President Yoweri Museveni’s growing authoritarianism and the country’s weak institutions are multiplying Uganda’s challenges. Conflict risks at the local level are rising due to uncertain political succession, economic stagnation, a youth bulge and an influx of refugees from South Sudan. The state’s repression of political opposition and its increasing reliance on security responses to political problems is fostering discontent in politically and economically marginalised communities. Through field research in Kampala and conflict-affected areas, Crisis Group works to reduce the likelihood of local tensions escalating into violence. We indicate how Ugandan policymakers can embark on a process of democratic transition in order to reduce the risk of discontent turning into political instability, protest and violence.
Growing discontent threatens the dysfunctional and corrupt political system built by President Museveni, who is now manoeuvering to extend his three decades in power by raising a 75-year age limit on presidential candidates. As security, governance and economic performance deteriorates, Uganda needs urgent reforms to avoid greater instability.
Authorities re-arrested opposition leader Robert Kyagulanyi and relations between Uganda and Rwanda remained tense. Police 22 April placed under house arrest singer-turned-opposition MP Kyagulanyi, known as Bobi Wine, after banning his concert in capital Kampala. Court 29 April charged Kyagulanyi for his involvement in illegal protest in 2018 and remanded him in prison. Protests in several areas of Kampala against his arrest 30 April led to clashes between police and protesters. Highest court 18 April endorsed constitutional changes removing age limit of 75 years for presidential candidates, enabling President Museveni to contest 2021 elections. In west, following 2 April kidnapping of U.S. citizen and Ugandan tour guide in Queen Elizabeth National Park on border with DR Congo, Ugandan authorities arrested eight people for involvement in kidnapping and 4 April arrested over 40 Rwandans near park for being in country without necessary immigration papers; unidentified kidnappers 7 April released American and Ugandan after safari company paid ransom. After Rwanda late Feb restricted travel across two of three principal border crossings with Uganda (Katuna and Cyanika), Rwanda relaxed restrictions at Gatuna, allowing Rwandans to enter Uganda during daytime, returning before end of day.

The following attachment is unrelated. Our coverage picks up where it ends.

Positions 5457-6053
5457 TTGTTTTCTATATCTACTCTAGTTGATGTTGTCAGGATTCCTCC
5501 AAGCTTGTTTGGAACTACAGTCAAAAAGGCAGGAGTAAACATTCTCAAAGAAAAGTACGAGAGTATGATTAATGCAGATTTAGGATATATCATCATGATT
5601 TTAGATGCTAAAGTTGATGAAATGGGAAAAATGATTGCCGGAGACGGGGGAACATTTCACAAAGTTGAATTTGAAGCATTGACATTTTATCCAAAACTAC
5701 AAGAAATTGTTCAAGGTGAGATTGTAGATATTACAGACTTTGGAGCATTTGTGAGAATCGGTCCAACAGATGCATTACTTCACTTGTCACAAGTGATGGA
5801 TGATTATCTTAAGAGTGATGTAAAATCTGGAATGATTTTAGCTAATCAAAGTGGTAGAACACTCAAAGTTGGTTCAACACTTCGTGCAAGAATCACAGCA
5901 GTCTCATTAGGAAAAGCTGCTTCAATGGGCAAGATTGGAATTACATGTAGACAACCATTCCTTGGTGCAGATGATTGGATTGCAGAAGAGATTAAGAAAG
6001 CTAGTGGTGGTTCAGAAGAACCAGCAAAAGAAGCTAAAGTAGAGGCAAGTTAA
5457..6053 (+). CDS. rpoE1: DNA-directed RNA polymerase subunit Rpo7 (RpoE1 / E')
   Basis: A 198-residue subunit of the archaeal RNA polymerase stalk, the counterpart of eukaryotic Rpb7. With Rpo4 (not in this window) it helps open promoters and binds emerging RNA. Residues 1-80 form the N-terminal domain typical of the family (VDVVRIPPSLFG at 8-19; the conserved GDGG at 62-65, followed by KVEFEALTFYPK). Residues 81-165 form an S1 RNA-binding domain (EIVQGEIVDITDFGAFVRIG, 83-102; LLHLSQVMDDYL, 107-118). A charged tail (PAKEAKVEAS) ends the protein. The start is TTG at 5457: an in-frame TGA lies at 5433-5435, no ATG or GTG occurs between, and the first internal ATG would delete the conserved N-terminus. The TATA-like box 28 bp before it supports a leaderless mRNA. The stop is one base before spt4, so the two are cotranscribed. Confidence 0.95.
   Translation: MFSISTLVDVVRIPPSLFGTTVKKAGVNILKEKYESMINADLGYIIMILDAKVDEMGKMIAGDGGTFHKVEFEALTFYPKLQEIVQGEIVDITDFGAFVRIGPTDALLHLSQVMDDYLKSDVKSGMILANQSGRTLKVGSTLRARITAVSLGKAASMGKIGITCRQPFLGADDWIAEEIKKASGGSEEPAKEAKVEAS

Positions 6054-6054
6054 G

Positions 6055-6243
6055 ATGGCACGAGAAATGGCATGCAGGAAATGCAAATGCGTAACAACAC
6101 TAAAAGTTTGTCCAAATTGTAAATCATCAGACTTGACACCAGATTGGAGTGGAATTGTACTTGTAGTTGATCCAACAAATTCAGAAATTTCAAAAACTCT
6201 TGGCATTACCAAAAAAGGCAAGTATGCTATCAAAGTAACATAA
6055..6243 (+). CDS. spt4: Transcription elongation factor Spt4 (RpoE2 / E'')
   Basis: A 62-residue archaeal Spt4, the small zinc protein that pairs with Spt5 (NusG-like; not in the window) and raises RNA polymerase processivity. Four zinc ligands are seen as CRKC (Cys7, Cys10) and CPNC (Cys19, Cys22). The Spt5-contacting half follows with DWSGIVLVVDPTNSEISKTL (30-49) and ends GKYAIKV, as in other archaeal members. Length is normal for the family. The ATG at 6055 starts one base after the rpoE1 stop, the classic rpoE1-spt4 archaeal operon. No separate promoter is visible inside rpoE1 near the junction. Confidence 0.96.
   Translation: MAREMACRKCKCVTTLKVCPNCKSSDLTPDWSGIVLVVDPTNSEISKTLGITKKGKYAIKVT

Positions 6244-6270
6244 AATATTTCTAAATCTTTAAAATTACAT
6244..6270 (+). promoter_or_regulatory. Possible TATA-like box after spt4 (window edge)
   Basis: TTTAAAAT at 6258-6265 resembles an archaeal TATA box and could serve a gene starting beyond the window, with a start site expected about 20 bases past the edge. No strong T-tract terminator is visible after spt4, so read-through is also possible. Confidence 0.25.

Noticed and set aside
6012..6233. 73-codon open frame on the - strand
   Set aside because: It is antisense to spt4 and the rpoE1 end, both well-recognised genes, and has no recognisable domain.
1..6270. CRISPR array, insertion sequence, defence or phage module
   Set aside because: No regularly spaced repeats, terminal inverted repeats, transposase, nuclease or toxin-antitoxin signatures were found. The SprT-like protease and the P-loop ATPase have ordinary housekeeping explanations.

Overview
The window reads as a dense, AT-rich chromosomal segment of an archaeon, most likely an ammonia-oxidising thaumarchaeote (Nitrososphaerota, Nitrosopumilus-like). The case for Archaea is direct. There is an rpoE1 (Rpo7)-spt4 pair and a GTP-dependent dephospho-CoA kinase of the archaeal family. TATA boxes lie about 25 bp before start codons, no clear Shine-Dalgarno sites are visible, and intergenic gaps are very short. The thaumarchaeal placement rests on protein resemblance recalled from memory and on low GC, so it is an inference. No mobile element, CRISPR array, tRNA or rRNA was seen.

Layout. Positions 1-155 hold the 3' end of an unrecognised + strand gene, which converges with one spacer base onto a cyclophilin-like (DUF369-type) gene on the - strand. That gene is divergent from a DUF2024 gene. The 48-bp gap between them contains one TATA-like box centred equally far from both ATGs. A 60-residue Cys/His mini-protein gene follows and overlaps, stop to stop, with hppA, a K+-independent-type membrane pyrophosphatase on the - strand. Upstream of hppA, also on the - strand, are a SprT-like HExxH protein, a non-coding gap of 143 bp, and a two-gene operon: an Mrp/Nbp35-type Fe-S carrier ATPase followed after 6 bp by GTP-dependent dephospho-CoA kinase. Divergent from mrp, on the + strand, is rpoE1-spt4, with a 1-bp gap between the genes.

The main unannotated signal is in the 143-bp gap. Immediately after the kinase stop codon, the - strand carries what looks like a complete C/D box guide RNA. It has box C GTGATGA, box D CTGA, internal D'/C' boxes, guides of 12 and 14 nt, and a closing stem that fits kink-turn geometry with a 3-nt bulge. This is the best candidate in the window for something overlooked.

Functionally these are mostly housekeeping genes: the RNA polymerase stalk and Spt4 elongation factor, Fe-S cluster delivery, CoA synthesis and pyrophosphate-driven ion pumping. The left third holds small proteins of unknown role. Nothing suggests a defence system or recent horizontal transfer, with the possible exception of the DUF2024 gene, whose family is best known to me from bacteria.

Vigilante groups have been successful in providing local security. But subcontracting security functions to vigilante groups for counter-insurgency purposes is a dangerous option for fragile African states. African leaders should set clear objectives and mandates when enlisting vigilantes and invest in disarmament, demobilisation and reintegration programs.
Unless President Yoweri Museveni breaks with the ways of his predecessors and the trend of his own lengthy rule, popular protests and discontent will grow in Uganda.
To make an end of the brutal Lord’s Resistance Army (LRA) once and for all, national armies, the UN and civilians need to pool intelligence and coordinate their efforts in new and creative ways.
The Juba peace process, intended to bring closure to the northern Uganda conflict and disarm Joseph Kony’s Lord’s Resistance Army (LRA), is failing. On 29 November, Kony failed again to appear at the Ri-Kwangba assembly point to sign the Final Peace Agreement (FPA).
Peace talks between the Ugandan government and the insurgent Lord’s Resistance Army (LRA) are moving in the right direction, but the core issues – justice, security and livelihoods – are still to be resolved and require difficult decisions, including on the fate of LRA leaders whom the International Criminal Court (ICC) has indicted.
Economically and politically, Uganda's government’s actions are leading to growing frustrations and lawlessness.
Originally published in African Arguments
President Museveni will naturally defend Uganda’s short-term interests, but he should also work towards longer-term stability by supporting President Salva Kiir’s pledge to bring peace through ARCSS implementation, negotiations and national dialogue.
Originally published in Daily Monitor
Originally published in The Africa Report